It’s been a busy few months for Olympic medallist Louis Smith.

After covering himself in glory with silver and bronze medals at London 2012, gymnast Louis started rehearsals for Strictly Come Dancing. Despite an unsure start with partner Flavia Cacace, his flair for acrobatics and amazing skills meant he was dubbed Mr Fantastic Gymnast on the programme, and he went on to win the competition with a perfect score for his show dance to Take That’s Rule the World.

And now, after being awarded an MBE in the New Year honours list, he is partaking in the Strictly tour, which comes to Wembley Arena on Tuesday, February 5 and Wednesday, February 6. We sit down with Louis to talk about performing the Charleston, being a role model and Samuel L Jackson...

Why did you decide to do the tour?

There were lots of different reasons. Coming from the Olympic Games, I knew there would be lots of opportunities to do fun stuff and as soon as I was offered Strictly, I knew straight away that was the one I wanted to do.

For an Olympian, it’s the perfect show, because you’re not doing anything that makes you look silly. It’s just a show that’s fresh, about learning and about fitness and being a good role model. And with the tour, I love the idea of extending that experience, travelling around and just being able to say: I’ve been on tour like a rockstar.

Do you think it will be different from the show?

The stress of doing it on live television and people getting eliminated will be taken away. This will be just performing without the stress, so I’m really looking forward to it.

Presumably as a gymnast, you are used to performing in front of that many people?

Yes, although there will be a different vibe because when you compete as a gymnast, the arena or hall is hushed and everybody is silent so that you can really concentrate. It will be interesting to go out in front of everybody and hear a big roar and lots of cheering.

Have you surprised yourself by how much you’ve embraced the dancing, considering you admitted you were a bit lazy at the beginning with your training?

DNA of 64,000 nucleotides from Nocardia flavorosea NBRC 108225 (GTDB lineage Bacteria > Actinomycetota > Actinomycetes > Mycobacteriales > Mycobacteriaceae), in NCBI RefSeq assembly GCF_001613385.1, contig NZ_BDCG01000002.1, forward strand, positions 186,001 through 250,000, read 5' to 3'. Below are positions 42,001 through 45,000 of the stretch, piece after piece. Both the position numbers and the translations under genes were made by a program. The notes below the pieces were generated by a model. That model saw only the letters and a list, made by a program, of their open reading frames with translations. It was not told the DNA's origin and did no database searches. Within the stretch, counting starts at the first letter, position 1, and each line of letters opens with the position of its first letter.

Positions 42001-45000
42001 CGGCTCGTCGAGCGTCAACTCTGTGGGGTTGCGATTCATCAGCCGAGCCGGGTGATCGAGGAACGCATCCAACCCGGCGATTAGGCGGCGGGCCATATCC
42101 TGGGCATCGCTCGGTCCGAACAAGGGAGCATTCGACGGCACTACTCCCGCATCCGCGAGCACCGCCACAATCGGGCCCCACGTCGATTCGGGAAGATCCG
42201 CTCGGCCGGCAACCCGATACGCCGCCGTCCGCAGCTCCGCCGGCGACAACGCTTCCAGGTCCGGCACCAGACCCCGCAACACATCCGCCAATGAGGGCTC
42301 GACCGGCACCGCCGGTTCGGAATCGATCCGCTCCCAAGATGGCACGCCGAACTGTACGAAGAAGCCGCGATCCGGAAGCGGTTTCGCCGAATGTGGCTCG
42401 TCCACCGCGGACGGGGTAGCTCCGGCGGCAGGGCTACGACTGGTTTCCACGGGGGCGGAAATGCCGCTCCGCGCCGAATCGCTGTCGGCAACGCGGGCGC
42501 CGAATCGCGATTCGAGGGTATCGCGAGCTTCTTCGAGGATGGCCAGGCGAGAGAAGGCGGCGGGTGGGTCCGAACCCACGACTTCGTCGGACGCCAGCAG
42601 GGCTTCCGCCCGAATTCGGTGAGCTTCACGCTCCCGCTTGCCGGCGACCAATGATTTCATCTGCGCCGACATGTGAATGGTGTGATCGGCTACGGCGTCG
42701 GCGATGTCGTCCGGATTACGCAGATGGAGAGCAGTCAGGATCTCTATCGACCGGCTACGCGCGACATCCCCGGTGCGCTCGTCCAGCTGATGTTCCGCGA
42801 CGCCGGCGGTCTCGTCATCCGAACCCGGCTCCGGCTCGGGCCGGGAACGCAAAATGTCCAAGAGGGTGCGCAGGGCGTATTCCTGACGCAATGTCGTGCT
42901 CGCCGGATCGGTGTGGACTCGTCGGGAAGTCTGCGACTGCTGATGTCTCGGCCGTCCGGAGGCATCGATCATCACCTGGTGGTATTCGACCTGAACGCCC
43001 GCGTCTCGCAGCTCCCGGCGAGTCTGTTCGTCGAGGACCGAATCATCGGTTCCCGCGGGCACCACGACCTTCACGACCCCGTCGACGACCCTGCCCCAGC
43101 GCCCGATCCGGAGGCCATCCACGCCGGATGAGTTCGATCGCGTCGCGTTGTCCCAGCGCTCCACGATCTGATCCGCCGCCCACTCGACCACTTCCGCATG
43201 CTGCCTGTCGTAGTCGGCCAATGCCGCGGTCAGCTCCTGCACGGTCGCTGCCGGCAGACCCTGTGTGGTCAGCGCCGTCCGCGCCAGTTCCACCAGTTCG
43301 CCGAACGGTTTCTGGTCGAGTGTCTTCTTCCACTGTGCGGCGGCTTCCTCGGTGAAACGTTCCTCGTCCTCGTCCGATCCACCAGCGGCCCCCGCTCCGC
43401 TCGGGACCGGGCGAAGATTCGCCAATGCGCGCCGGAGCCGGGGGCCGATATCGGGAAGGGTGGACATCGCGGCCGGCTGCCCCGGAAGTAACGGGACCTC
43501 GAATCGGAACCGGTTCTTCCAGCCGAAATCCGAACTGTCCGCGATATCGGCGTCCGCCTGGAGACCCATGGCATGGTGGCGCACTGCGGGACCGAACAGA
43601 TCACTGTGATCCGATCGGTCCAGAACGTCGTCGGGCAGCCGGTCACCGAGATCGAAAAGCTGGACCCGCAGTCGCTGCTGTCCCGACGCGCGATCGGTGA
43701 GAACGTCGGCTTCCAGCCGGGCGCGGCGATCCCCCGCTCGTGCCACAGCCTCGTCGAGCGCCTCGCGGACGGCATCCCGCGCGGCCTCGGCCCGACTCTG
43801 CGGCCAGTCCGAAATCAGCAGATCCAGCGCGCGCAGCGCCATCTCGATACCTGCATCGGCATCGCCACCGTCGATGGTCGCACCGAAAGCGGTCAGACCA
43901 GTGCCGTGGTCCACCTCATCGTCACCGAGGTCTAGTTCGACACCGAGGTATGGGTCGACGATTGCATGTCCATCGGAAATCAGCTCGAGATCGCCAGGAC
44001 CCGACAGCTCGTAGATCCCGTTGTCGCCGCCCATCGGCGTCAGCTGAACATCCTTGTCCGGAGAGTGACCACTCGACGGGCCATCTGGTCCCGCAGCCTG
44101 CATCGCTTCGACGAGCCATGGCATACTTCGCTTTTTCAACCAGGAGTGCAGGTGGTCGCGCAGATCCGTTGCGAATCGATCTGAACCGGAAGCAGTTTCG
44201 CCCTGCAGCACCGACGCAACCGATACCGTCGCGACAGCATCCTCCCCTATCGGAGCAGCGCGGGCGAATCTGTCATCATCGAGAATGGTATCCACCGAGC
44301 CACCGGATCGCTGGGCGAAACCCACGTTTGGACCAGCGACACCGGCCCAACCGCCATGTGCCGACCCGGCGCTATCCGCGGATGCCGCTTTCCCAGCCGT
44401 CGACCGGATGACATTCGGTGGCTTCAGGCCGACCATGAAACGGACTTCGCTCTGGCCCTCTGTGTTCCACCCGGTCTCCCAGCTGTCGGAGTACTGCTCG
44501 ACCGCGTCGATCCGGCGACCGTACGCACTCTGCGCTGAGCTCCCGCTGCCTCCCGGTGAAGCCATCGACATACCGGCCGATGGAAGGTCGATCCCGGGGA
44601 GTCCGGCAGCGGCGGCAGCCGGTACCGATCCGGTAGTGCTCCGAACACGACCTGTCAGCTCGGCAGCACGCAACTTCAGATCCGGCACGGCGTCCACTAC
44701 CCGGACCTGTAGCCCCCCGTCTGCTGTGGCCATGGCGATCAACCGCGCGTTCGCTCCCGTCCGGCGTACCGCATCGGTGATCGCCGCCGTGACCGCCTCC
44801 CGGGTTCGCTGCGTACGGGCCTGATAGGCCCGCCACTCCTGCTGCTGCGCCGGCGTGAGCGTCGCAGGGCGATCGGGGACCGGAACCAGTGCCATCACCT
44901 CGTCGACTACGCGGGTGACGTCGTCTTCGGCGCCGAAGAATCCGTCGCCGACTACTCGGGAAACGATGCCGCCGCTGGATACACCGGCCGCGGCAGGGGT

Yeah, definitely. The further we got in the competition, the more it surprised me how much I wanted to do it. You start to really push yourself as the weeks go by. You want to do more difficult moves, and more technical, and perfect them. And you realise how much work it takes to really perfect those moves. What starts as a bit of fun soon turns into something much bigger and all-consuming.

What have been your highlights?

Performing at Wembley, definitely. That was so cool, even though my performance wasn’t the best. And the first time I did the Charleston was brilliant. I loved doing the waltz, as well. I love both Latin and ballroom, but I think the ballroom suits me better.

Have you got any new celebrity fans?

Yes, I met the guys from The Only Way Is Essex the other day and they were saying they loved watching me, which was great. And before that, Samuel L Jackson tweeted that he was watching me at the Olympics, which was absolutely amazing!

How does dancing compare to competing in the Olympics?

They’re pretty different, really. Strictly is not as nerve-wracking as the Olympics, but you’re still putting a really high level of demand on your body. In fact, I’d say this is harder to train for than the Olympics. I’d been doing gymnastics for 19 years by the time it came to competing in 2012, so my body knew what it was doing and it was using muscle memory to a large extent. But with Strictly it was completely different techniques and using completely different muscles, so it took a lot of getting used to, to make my body do what Flavia wanted it to do!

Are you still single and looking for love?

Yes, I've not met anyone yet, as I’ve been too busy training and rehearsing for Strictly! I haven’t really been out much. But if I met someone now, I guess I could show them my ballroom and see if that did the trick…!

Strictly Come Dancing Tour comes to Wembley Arena, Wembley, on Tuesday, February 5 and Wednesday, February 6. Details: 020 8782 5500,